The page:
Amelia Walton

Meet Amelia.

Raised on an egg farm with 1,500 chickens. Former bouncer, advertising rep, and McIntire School of Commerce development officer. Product of Marshall, NC, and Nelson County public schools, and a graduate of Tandem Friends, Warren Wilson College, and JMU, who completed a residency at the UVA Women’s Center. Daughter of a nurse and spouse of a nurse. The School of Nursing’s first-ever embedded psychotherapist.


Walton is the School's first-ever embedded counselor


“My mom worked with Elizabeth Kubler-Ross in the 1970s and 80s, so conversations about death and dying have been part of my household for a long time. My husband was in the second-ever cohort of CNL students and is now an acute care nurse practitioner working on the coronary care unit with heart failure patients. I feel like an honorary nurse!”


“I had a private practice for two years and during residency did some long-format trauma work with clients. I take a holistic perspective, offer trauma-informed care, and, once therapy begins, look at skills that can be integrated into students’ routines. I focus on prevention, on off-setting anxiety and stress, and feel particularly attuned to and love caring for higher-risk populations (socio-economic, as well as ethnically and racially diverse groups) because it can be hard to find belonging and place at a predominantly white, high-achieving institution. I want all the pieces of these students’ identities to be known and cared for.”

"I want people to know: all mental health questions are worth asking.”

Counselor Amelia Walton

“A lot about what I’ll do is TBD, but in the conversations I’ve had so far, there’s been suggestions that I come into classes, work with programs, meet with cohorts, and maybe even organize regular support groups around skills-based mental health learning specific to, say, ADHD management, sobriety, sleep, eating, and over-exercising. I’m going to go where the need is and do my best to learn about what people here need.”


“My position is part of UVA’s Counseling and Psychological Services, known as CAPS, which makes it unique because I’m at the School of Nursing but also kind of separate from it. I grew up in a divorced household, so having my feet on two sides of things feels easy and natural."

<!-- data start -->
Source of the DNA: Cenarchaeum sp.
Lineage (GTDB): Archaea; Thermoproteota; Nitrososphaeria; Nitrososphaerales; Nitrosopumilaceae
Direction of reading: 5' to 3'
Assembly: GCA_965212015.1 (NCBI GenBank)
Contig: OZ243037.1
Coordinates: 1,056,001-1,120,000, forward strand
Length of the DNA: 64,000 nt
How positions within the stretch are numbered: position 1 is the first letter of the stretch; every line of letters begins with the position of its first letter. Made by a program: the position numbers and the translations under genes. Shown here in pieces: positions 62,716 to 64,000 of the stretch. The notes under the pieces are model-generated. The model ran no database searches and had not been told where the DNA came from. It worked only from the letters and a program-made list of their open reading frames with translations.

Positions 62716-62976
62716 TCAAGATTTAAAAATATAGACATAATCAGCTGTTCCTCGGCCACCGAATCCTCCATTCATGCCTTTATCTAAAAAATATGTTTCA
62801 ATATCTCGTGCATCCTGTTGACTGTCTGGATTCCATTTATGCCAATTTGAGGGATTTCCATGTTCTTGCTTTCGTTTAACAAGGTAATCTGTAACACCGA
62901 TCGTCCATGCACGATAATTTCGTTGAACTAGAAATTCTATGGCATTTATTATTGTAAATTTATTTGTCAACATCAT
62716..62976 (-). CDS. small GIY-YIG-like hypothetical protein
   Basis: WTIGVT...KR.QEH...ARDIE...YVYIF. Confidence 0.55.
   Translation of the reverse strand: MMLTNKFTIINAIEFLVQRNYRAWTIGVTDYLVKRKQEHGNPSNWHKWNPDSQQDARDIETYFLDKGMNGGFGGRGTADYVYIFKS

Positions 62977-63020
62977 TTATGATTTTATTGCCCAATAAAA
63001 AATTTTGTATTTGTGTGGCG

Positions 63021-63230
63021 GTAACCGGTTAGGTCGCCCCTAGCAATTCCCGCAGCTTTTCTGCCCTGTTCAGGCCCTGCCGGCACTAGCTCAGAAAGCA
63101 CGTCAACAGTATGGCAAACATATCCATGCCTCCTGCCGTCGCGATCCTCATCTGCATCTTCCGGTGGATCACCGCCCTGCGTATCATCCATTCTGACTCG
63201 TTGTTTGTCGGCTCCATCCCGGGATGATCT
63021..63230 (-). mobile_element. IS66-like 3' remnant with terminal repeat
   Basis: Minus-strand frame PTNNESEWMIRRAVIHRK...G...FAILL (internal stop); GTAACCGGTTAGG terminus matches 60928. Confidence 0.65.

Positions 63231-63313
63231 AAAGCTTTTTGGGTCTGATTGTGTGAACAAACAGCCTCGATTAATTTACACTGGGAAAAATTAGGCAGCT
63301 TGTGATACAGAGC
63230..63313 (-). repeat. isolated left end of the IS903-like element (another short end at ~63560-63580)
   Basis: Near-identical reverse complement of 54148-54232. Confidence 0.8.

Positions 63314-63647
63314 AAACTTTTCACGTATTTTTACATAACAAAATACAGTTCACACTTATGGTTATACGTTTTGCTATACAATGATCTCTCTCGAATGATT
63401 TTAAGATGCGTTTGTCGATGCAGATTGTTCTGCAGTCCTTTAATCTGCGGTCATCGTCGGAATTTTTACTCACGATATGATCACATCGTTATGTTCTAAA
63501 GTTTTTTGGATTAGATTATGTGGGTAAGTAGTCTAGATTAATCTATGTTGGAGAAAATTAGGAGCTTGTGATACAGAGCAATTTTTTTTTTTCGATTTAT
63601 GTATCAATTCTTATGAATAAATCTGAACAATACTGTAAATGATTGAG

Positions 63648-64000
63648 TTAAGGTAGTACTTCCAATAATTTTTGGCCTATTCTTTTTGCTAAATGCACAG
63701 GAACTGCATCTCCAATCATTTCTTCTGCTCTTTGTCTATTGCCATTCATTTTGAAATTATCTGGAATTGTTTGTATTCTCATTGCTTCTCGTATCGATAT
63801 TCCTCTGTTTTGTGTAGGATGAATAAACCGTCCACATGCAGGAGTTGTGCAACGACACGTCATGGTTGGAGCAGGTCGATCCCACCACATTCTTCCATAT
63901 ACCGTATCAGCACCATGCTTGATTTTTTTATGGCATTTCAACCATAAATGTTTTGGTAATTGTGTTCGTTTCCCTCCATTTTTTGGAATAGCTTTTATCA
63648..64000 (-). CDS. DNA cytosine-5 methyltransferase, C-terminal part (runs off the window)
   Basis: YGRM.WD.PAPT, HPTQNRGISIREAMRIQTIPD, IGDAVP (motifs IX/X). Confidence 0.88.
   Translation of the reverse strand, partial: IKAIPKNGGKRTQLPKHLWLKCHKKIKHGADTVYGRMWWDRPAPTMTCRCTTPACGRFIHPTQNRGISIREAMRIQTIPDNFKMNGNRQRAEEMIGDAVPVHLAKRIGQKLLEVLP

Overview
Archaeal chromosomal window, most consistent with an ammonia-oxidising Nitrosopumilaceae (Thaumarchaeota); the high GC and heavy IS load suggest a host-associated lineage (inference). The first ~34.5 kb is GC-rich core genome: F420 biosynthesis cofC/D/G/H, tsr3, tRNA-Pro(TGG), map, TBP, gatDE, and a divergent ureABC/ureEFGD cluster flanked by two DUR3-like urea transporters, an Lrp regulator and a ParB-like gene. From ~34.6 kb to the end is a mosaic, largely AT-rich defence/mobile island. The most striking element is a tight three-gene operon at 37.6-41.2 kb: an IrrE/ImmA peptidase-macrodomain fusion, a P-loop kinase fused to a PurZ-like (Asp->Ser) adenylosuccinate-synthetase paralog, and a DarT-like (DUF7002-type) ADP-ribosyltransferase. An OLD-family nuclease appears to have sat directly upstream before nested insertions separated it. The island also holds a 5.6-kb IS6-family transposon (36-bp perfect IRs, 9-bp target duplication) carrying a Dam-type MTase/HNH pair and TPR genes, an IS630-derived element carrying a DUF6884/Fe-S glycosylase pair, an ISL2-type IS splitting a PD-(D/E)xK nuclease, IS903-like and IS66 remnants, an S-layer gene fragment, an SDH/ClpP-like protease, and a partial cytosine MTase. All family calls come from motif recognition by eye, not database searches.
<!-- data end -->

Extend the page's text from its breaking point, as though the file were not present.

“Students interested in talking can call or email me to set up a phone consult—they can also get one of those if they call or visit CAPS front desk—and, from there, we start with some basics, like, What brought you in? What do you hope to get out of this? I also reiterate early on that I’m not the expert in the room . . . students know what’s best and I can help get them what they need. When I meet with a client, my ears listen for different things. Also, I want people to know: all mental health questions are worth asking.”


“METAMORPHOSIS. I have a butterfly on my wall because, really, it’s my favorite counseling metaphor. The DNA of a caterpillar is identical to that of the butterfly. We can be the same and go through change. We can remain constant within ourselves even as we heal. We’re still always us.

“There’s a strong sense care here, and faculty and staff so consistently go above and beyond attending to students’ needs. Helpers gonna help! It’s a building full of helpers. People are so known here, so seen. Even when there’s heated discourse, it’s because people really care what happens here. And TC (senior assistant dean of students Theresa Carroll) is like a celebrity!”


The first step for accessing counseling services at the School of Nursing is completing a brief phone assessment with Amelia to determine next steps. To schedule this, students may email Amelia directly or schedule an initial phone assessment by calling CAPS (434-243-5150, M-F, 8 AM to 5 PM) or through their Healthy Hoos portal. UVA students may also sign up for virtual mental health support services through Timely Care, a UVA affiliate service, which offers 12 free scheduled telehealth counseling visits with a licensed mental health provider.

Students needing urgent mental health support may walk into Student Health and Wellness's CAPS (at the end of Brandon Avenue, on the nursing school-side of Grounds, M-F, 8 AM to 4:30 PM) and meet with a counselor, or reach someone by phone 24/7/365 (434-243-5150), or use the TalkNow feature of Timely Care, or contact the 24-hour Suicide Prevention Lifeline by dialing 988 or the Crisis Text Line by texting HOME to 741741.